Goodbye Bronxdale — and hello Allerton.
East Bronx locals long confused about where exactly they live are cheering the City Planning Department’s decision to change its maps to reflect what they actually call their neighborhood.
Where there once was “Bronxdale” —approximately bordered by north of Pelham Parkway, west of E. Gun Hill Road, east of Bronx Park East and south of Burke Avenue —there will soon be “Allerton.”
“It is a sign of our community coming together and restoring common sense,” said Gene DeFrancis, director of the Allerton International Merchants Association, a coalition of local businesses on Allerton Avenue.
Google Maps has already been altered to update City Planning’s changes, while a ‘Pelham Parkway’ neighborhood was drawn in south of what is now Allerton.
Since 2008, Google has allowed users to draw their own neighborhood lines with its “Mapmaker” feature. But the company reserves final edit over its maps.
Both City Planning and Google decided to change those maps after a local push that began at Community Board 11 gained steam, with local electeds jumping into the fray.
On Jan. 28, a team of pols including Rep. Joe Crowley, Councilmember Jimmy Vacca, Assemblyman Mark Gjonaj and State Sen. Jeff Klein urged City Planning to change the maps on its “Community Data Portal,” among other resources.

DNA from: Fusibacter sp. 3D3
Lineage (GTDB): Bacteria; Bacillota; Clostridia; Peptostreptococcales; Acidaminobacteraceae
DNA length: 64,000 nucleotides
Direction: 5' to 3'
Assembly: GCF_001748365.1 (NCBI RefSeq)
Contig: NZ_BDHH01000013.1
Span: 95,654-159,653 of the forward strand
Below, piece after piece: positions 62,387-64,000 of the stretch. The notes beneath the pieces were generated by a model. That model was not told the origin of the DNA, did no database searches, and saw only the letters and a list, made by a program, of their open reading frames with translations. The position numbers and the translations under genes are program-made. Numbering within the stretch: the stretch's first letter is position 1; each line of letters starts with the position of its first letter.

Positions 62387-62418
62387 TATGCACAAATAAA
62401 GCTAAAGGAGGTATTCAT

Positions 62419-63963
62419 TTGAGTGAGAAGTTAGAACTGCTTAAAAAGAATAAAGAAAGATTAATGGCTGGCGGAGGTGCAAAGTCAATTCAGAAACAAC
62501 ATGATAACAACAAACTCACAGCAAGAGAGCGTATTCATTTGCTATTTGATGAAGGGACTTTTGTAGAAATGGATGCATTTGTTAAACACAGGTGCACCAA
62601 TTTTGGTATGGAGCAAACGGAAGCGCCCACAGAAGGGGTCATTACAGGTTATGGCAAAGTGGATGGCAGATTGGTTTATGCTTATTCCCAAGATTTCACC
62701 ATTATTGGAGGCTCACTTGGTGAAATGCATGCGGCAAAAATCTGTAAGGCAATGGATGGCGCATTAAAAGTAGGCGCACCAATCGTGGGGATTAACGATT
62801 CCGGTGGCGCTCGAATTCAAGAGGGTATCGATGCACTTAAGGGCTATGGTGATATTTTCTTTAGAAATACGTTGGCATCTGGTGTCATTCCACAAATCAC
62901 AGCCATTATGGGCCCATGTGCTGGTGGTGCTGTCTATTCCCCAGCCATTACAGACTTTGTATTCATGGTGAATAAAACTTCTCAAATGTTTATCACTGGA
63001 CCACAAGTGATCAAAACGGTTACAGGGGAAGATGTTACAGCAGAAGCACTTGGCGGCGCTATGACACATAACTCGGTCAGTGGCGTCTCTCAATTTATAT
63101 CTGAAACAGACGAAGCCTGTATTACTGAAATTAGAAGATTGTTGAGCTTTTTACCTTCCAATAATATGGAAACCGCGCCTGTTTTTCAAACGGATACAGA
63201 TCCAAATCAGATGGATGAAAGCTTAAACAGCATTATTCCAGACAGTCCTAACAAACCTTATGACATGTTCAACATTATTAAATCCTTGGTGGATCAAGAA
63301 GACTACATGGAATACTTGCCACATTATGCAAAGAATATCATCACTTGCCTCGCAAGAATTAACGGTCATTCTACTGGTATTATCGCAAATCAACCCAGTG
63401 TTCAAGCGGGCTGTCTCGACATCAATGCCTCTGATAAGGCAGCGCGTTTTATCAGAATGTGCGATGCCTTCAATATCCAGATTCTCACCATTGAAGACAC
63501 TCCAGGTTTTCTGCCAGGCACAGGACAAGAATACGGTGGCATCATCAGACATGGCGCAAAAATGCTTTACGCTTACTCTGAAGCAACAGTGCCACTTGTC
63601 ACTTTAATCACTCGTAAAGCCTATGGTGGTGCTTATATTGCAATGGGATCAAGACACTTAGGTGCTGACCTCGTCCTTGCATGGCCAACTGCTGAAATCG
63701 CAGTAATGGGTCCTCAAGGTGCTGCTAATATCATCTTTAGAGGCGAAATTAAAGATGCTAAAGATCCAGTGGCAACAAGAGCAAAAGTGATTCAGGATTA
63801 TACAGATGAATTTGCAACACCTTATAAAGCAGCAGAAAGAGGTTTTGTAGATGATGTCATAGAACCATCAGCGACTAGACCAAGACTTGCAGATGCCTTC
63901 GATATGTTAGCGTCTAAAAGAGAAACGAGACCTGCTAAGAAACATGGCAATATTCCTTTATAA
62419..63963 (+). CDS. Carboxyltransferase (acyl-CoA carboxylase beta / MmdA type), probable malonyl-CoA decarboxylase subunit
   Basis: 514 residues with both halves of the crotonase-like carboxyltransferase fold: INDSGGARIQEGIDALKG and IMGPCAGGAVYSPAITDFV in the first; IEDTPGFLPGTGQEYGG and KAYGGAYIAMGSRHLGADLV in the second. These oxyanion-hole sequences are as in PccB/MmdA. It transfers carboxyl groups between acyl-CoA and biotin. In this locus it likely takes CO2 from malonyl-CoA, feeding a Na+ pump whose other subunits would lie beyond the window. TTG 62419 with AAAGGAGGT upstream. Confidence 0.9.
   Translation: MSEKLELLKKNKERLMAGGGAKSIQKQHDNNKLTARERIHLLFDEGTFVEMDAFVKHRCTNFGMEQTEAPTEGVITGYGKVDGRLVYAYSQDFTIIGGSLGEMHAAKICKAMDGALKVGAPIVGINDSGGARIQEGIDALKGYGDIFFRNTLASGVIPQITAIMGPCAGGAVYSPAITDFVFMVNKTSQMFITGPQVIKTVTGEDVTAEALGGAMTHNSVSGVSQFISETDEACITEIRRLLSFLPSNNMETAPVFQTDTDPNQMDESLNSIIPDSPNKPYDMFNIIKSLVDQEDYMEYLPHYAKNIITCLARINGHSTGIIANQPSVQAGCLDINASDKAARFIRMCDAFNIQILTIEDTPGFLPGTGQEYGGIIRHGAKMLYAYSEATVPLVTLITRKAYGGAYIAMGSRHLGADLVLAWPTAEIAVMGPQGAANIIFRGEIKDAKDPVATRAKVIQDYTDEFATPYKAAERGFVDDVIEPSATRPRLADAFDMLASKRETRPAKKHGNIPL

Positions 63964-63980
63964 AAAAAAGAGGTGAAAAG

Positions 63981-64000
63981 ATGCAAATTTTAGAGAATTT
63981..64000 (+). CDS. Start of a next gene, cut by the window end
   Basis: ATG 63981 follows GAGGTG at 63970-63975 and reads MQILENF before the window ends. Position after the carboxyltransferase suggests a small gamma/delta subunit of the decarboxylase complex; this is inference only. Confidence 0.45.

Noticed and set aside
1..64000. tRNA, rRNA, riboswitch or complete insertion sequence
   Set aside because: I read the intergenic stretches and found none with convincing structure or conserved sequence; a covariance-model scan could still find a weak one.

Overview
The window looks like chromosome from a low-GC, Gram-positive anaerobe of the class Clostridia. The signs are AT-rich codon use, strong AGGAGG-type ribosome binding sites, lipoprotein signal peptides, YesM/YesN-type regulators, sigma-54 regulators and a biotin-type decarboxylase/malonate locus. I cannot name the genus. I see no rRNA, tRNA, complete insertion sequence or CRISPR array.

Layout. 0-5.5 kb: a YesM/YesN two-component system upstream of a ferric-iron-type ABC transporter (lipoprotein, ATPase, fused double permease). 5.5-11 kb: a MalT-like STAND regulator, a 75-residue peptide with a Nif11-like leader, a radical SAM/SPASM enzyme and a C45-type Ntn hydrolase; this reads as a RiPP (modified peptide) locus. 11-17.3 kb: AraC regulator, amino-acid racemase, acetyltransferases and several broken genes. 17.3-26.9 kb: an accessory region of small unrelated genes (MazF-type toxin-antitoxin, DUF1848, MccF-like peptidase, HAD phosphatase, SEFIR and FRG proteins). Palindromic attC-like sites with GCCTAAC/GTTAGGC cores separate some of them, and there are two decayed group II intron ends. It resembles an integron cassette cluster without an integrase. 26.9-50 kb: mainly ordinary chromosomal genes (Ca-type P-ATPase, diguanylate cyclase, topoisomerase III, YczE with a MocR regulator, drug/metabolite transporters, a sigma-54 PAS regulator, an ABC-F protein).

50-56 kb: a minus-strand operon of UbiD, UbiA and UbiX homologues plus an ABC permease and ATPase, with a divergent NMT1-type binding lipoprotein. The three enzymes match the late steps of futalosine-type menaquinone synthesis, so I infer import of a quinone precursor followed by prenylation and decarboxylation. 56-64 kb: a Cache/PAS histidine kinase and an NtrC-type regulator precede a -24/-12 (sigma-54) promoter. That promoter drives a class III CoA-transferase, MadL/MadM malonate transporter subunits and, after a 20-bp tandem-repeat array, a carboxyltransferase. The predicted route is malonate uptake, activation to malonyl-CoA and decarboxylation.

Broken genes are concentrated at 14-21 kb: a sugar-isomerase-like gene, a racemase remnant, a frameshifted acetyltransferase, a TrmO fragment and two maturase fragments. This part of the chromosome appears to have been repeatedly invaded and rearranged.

Those pols claimed victory Monday, Feb. 10, after receiving a letter from City Planning confirming that the agency would update its unofficial maps to include Allerton.
The ‘unofficial’ part of that is key. City Planning can’t draw official boundaries for Allerton, nor for any other neighborhood, because there are no official neighborhood boundaries in New York City.
Areas now being called Allerton and Pelham Parkway are examples of how many headaches the city has caused mapmakers over time.
“Bronxdale” refers to a cotton farming village settled in the 1880s and labeled on early maps on the west bank of the Bronx River at Boston Road, an area that today holds a parking lot for the Bronx Zoo.
Back then there wasn’t a Pelham Parkway or an Allerton.
Today most locals in Pelham Parkway and Allerton simply use the area’s biggest street to describe what neighborhood they are in, whether it’s Pelham Parkway North or South, or the Allerton Avenue commercial strip.
Bronx’s resident expert on these things, Borough Historian Lloyd Ultan, cautioned in January that the push for Allerton is in essence “creating a fiction, something that does not exist and has never existed.”
But the Allertoners —or is it Allertonians?—are far too excited to mind.
“These corrections will go a long way in putting us on the map!” boasted CB 11’s district manager, Jeremy Warneke.